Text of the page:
How much do people tip?

A few data analytics ideas from Data-to-Viz.com

This document gives a few suggestions to analyse a dataset composed by a numeric variable measured on groups and subgroups, with several observations for each combinations.

The dataset used as an example describes the amount that restaurant staff receive in tips based on various indicators like the client sex, the day of the week and if the client smokes or not.

Data come from the Seaborn Python library. A clean `.csv` version is available in the data-to-viz.com github repository.

``````# Libraries
library(tidyverse)
library(hrbrthemes)
library(kableExtra)
options(knitr.table.format = "html")
library(viridis)
library(ggrepel)
library(plotly)

mutate(tip = round(tip/total_bill*100, 1))

# show data
data %>% head(6) %>% select(tip, sex, day, smoker) %>% kable() %>%
kable_styling(bootstrap_options = "striped", full_width = F)``````
tip sex day smoker
5.9 Female Sun No
16.1 Male Sun No
16.7 Male Sun No
14.0 Male Sun No
14.7 Female Sun No
18.6 Male Sun No

# Grouped boxplot

The most common way to represent that kind of dataset is probably the grouped boxplot. Each combination of group is represented by a box. This allows to quickly understand what is the distribution of the numeric variable for each combination.

Here, it looks like there is not much difference in tip values from one day to the other in average, except a slight increase on sunday. Moreover, it looks like females tend to tip more than males on friday. Note that individual data points are presented using `jittering`, what allows to detect more particular pattern and assess the sample size of each group.

``````# Counts the number of value per group and subgroup
counts = data %>%
group_by(day, sex) %>%
summarize(
n=n(),
median=median(tip)
)

# Grouped
data %>%
mutate(day = fct_reorder(day, tip)) %>%
mutate(day = factor(day, levels=c("Thur", "Fri", "Sat", "Sun"))) %>%
ggplot(aes(fill=sex, y=tip, x=day)) +
geom_boxplot(position=position_dodge2(preserve = "total"), alpha=0.5, outlier.colour="transparent", varwidth = TRUE) +
geom_point(color="grey", size=1, width=0.1, position=position_jitterdodge() , alpha=0.4) +
scale_fill_viridis(discrete=T, name="") +
geom_text(data=counts, aes(label=paste0("n: ",n), y=median-2), position=position_dodge(1), hjust=0.5) +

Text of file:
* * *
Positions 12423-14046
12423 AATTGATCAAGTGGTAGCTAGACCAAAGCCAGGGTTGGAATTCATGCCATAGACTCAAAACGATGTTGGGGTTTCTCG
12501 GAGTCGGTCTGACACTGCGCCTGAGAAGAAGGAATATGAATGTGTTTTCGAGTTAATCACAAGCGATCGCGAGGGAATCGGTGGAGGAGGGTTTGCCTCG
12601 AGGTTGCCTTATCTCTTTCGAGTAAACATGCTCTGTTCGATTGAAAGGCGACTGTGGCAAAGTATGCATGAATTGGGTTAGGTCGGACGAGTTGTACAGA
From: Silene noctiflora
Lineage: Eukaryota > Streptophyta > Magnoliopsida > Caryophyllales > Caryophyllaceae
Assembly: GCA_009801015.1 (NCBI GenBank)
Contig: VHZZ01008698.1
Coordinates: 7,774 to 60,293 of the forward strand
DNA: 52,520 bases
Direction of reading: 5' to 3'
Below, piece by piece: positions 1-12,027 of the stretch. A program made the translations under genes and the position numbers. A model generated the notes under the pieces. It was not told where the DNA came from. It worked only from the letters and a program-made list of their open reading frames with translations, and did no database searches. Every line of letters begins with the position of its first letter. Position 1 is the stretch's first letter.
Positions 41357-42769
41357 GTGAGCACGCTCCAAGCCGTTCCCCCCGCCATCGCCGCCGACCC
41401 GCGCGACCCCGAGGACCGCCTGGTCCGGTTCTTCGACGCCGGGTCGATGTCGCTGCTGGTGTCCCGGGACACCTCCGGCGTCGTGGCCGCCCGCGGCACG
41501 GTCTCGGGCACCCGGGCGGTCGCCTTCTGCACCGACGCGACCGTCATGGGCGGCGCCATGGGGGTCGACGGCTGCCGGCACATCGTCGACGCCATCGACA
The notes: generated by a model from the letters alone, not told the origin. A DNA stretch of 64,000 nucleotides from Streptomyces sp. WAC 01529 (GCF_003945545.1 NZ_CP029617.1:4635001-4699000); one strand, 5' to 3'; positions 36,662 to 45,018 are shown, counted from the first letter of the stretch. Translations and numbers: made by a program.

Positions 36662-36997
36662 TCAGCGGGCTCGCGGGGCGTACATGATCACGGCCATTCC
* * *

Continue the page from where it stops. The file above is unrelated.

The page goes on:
theme_ipsum()  +
xlab("") +
ylab("Tip (%)") +
ylim(0,35)``````

In the above chart categories are grouped by day. It is possible to build the same kind of visualization, grouping by Sex instead. In the first case, it is easy to compare the behavior or each sex day by day. On the second one, the idea is more to compare the difference by day for each sex.

``````# Grouped
data %>%
mutate(day = fct_reorder(day, tip)) %>%
mutate(day = factor(day, levels=c("Thur", "Fri", "Sat", "Sun"))) %>%
ggplot(aes(fill=day, y=tip, x=sex)) +
geom_boxplot(position="dodge", alpha=0.5, outlier.colour="transparent") +
geom_point(color="grey", size=1, width=0.1, position=position_jitterdodge() , alpha=0.4) +
scale_fill_viridis(discrete=T, name="") +
theme_ipsum()  +
xlab("") +
ylab("Tip (%)") +
ylim(0,40)``````

# Violin

The violin plot can be used exactly in the same situation that the boxplot. Using the same grouping technique, we got here a grouped violin plot.

``````# Grouped
data %>%
mutate(day = fct_reorder(day, tip)) %>%
mutate(day = factor(day, levels=c("Thur", "Fri", "Sat", "Sun"))) %>%
ggplot(aes(fill=sex, y=tip, x=day)) +
geom_violin(position="dodge", alpha=0.5, outlier.colour="transparent") +
scale_fill_viridis(discrete=T, name="") +
theme_ipsum()  +
xlab("") +
ylab("Tip (%)") +
ylim(0,40)``````

# Histogram

Small multiple is a powerful technique that can be used with that kind of data. Here, each combination is represented in a part of the grid, allowing a quick comparison between them. Histograms are used here, but the same result could be obtained with density plot.

``````# Grouped
data %>%
mutate(day = fct_reorder(day, tip)) %>%
mutate(day = factor(day, levels=c("Thur", "Fri", "Sat", "Sun"))) %>%
ggplot(aes(x=tip)) +
geom_histogram(bins=20, fill="#69b3a2", color="white") +
facet_grid(sex~time) +
theme_ipsum()  +
xlab("") +
ylab("Tip")``````

# Going further

You can learn more about each type of graphic presented in this story in the dedicated sections. Click the icon below: